E4J: The importance of teacher codes of conduct in teaching the rule of law

For over 15 years, IIEP has been promoting the use of Teacher Codes of Conduct in the fight against corruption in education systems worldwide. This was the subject of a recent workshop given during the Education Justice (E4J ) Global Dialogue Series.

Organised by UNODC, the E4J Global Dialogue Series is a set of online discussions on the topics of education for the rule of law, youth voice and the role of schools and higher education institutions contributing to the SDGs. These discussions ran from 1 to 4 December, and participants heard from international experts, educators, academics, youth representatives and other education stakeholders.

IIEP’s workshop, entitled ‘The importance of teacher codes of conduct in teaching the rule of law’, was held on the fourth and final day of the series. During the session, Muriel Poisson, IIEP Programme Specialist and Coordinator of IIEP’s research programme on Ethics and Corruption in Education made the link between ethics in education and teaching the rule of law:

“Based on our experience, our research, we are convinced that it is very difficult to address the rule of law in the education sector, if we do not also address the question of ethics in educational planning and management, and also the behavior of individuals, starting with teachers.”- Muriel Poisson

She explained how codes of conduct for teachers can promote ethical norms within the education system and can be used to target specific corruption risk areas, such as teacher absenteeism, illegal fees, favoritism or violence in the classroom.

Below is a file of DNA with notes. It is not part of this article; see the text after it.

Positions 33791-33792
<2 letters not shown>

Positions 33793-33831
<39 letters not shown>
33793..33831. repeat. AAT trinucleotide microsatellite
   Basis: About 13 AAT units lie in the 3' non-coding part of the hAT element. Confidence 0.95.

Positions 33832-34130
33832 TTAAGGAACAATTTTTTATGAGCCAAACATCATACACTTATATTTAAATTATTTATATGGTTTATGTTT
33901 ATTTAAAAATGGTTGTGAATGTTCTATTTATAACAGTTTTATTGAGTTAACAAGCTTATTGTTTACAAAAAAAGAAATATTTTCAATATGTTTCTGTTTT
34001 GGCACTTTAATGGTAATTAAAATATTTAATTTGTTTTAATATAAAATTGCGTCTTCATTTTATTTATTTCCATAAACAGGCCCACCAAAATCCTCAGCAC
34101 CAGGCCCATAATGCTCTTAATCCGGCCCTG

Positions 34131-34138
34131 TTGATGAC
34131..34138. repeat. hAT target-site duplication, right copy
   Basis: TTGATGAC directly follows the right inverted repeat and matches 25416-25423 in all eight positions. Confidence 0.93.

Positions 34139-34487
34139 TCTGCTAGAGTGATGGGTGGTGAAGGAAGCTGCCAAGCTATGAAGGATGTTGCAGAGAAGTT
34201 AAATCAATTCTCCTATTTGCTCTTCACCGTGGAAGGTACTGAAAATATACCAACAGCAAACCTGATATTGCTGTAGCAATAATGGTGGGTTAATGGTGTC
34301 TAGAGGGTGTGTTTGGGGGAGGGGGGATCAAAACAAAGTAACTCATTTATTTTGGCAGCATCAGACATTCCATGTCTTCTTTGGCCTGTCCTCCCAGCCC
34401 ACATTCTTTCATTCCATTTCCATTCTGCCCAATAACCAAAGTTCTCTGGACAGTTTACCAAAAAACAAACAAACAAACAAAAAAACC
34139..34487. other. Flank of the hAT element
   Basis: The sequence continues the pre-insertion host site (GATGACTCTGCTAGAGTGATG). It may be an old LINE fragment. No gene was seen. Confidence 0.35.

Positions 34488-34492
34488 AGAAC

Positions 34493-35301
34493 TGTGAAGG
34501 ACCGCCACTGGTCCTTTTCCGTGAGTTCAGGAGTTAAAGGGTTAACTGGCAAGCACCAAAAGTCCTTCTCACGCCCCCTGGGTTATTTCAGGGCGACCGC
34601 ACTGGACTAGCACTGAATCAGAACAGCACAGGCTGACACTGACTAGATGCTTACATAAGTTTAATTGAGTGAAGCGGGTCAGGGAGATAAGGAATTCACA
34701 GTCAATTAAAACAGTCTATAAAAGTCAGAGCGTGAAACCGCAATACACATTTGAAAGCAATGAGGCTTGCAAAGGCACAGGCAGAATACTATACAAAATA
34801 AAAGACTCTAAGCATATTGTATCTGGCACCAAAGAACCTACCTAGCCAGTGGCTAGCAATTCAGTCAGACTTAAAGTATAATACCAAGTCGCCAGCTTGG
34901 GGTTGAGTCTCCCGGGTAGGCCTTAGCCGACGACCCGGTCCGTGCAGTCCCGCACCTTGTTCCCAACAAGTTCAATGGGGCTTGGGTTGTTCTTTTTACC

Participants were introduced to the ethical and behavioral norms found in codes of conduct worldwide, and the various steps involved in their design and implementation. Drawing on IIEP’s research in this area, as well as examples of existing codes of conduct, Ms Poisson further explained that merely having the ethical norms in written form is not sufficient: in order for a code of conduct to have an impact, a sense of ownership needs to be created among members of the teaching profession. It also needs to be simple and accessible, it should be widely diffused, and integrated into teacher training, and the consequences for transgressing the code need to be clear.

An example of an ‘ethical dilemma’ used in teacher training in Victoria, Australia, gave participants a chance to discover practical tools that countries are using to raise awareness on ethical issues among teachers.

During the session, Camilla Petrakis, IIEP Research assistant, introduced participants to ETICO, the Institute's online resource platform for issues related to Ethics and Corruption in education. A variety of resources on teacher codes of conduct are accessible via the platform, including an interactive world map where visitors can download codes of conduct from 76 countries, detailed guidelines for the design and effective use of a code of conduct, as well as IIEP publications, scholarly articles and news reports.

Earlier this year, IIEP was also invited to develop course modules on corruption in education, as a part of UNODC E4J’s Anti-Corruption University Module series. The module series can be used by lecturers as a basis for teaching in universities and academic institutions worldwide. You can explore the modules here.   

For more details on E4J Global Dialogue Series, click here.